Guest author: Katherine Miller
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In my first 12 years of teaching, the access to technology in my music room has been slowly increasing. Many times it was far behind the access other teachers in the school and district because school leaders questioned how technology would be used in music.
I was thrilled to be hired by a district in Waukesha, WI, USA that supplied 1:1 devices to students so I could start exploring and meet the challenge of figuring out how technology could enhance and better an elementary music program.
Here are 5 tips for managing 1:1 devices in the music room:
1. Expectations for iPad Use
Make sure that students are explicitly taught the expectations for using technology in your classroom as you would with any other classroom expectations. One way to do this is by using the Responsive Classroom strategy of creating a Y-chart to have students generate ideas about what using iPads in the music room will look, sound and feel like. Make sure to refer to your school’s technology plan to reinforce any school community and digital citizenship agreements that are expected of students.
Once expectations are established, model and practice these expectations before starting a project including what will happen if a student chooses to not follow them.
2. Develop routines
Developing consistent routines when using student iPads is important. Make sure you have thought through what routines students will need to know when their iPad comes into your classroom. Will students bring their iPad every day? Where will they put their iPad once it is in your room? How will you get their attention once they have their device out?
In my classroom, I let classroom teachers know through email if students will be needing their device for music on any given day. Students have modeled and practiced putting their devices directly into a set of mailboxes when they enter the room before participating in any warm up activities. We do this every time they have their device.
Our school also utilizes a common phrase, “apples up”, when students have their iPad out but the teacher wants their eyes and attention focused on them. This is a clear message that their iPad needs to be upside down with the Apple logo facing up. Developing routines can be even more valuable if they are adopted and supported throughout the entire school building. This provides clarity and consistently as students travel from classroom to classroom.
3. Communicate the purpose of using student devices
Be explicit when instructing students about their purpose for utilizing technology. Include clear objectives about what a student should do or know at the completion of their work. Also include what apps or locations they will need to access on their device and clearly communicate that to students. For example, saying “You should only be working Book Creator today. You do not need to access your camera roll but instead can use the plus button to grab the pictures you need” or “What apps might you need to use in order to complete your work? What apps won’t you need?”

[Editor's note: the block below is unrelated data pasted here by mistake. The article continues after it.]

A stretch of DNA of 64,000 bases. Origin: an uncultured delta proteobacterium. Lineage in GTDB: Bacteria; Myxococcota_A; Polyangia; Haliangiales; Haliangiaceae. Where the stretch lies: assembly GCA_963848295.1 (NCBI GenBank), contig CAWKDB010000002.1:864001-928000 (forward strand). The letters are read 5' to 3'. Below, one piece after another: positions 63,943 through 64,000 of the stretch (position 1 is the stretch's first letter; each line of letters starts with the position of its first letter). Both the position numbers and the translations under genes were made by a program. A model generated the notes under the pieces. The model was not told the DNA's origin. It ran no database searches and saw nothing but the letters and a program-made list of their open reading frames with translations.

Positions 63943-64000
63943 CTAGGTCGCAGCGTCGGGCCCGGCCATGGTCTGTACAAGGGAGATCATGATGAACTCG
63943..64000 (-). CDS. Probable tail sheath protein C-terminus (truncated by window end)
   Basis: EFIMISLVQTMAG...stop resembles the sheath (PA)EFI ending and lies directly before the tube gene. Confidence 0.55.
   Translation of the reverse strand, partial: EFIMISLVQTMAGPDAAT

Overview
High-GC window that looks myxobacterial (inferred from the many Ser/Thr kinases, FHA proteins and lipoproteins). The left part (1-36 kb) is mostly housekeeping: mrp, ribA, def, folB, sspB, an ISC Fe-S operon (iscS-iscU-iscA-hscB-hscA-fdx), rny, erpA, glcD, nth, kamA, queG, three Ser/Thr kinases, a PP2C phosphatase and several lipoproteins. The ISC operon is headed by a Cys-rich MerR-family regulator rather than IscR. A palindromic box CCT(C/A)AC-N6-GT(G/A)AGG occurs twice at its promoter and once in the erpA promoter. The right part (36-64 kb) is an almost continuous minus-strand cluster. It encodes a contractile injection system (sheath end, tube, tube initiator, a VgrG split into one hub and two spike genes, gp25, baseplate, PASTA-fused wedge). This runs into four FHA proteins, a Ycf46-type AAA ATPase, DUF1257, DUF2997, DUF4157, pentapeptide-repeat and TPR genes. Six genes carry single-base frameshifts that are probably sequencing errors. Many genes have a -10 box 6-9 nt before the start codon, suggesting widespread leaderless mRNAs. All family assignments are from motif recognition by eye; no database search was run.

4. Apple Classroom
As we all know, even the best laid plans don’t always go perfect! Apple Classroom is an app that allows you to hold students accountable to the expectations, routines and objectives of your lesson using their iPad. Apple states, “Classroom turns your iPad into a powerful teaching assistant, helping a teacher guide students through a lesson, see their progress, and keep them on track. With Classroom, you can easily launch the same app on every student device at the same time or launch a different app for each group of students. Classroom helps teachers focus on teaching so students can focus on learning.”
In my classroom, I project my Apple Classroom screen onto the board. Students know that as a classroom community we are holding each other to the agreements that were made in regards to using technology as a learning tool. This also allows me, as the teacher, to focus less on “policing” technology expectations and focus instead on how I can help guide and challenge them to go further in their thinking in the product they are creating on their technology.
I also love Apple Classroom as a teaching tool. As the teacher in Apple Classroom, I can choose one student’s work to display to the class to help to encourage deeper thinking or challenge common misconceptions I am seeing in student work. My students love to see their work projected!
I love that students have a natural curiosity about the world but when using their own device this can sometimes lead to being off task. In order to focus this natural need, I try to include as many choices in what students are doing as I can.
If students are recording, is it possible to do one “nice” recording that you can use to assess in tune singing and then create one where students can utilize the “fun” options in the GarageBand recorder?
Can students demonstrate their learning by drawing, writing or performing into a specific app? Could you make a few choices for them – like WHAT needs to be included in their work – but allow students design HOW they will be included (such as arranging in NoteFlight)?
Allowing for creativity can also take your original objectives to a whole different level! I find students often discover or use technology in a way that I had never thought of to create things I didn’t even know were possible!
About the Author
Katherine (Katie) Miller holds a Bachelor of Music in Education degree from Otterbein University (Westerville, OH) and a Masters of Educational Leadership from Antioch McGregor Midwest (Yellow Springs, OH). She has 14 years of professional musical experience as a music educator and performer.
She is currently employed by the School District of Waukesha in Waukesha, WI where she teaches K-5 General Music and serves as a district model tech classroom.
You can connect with Katherine Miller on Twitter: @K8TMiller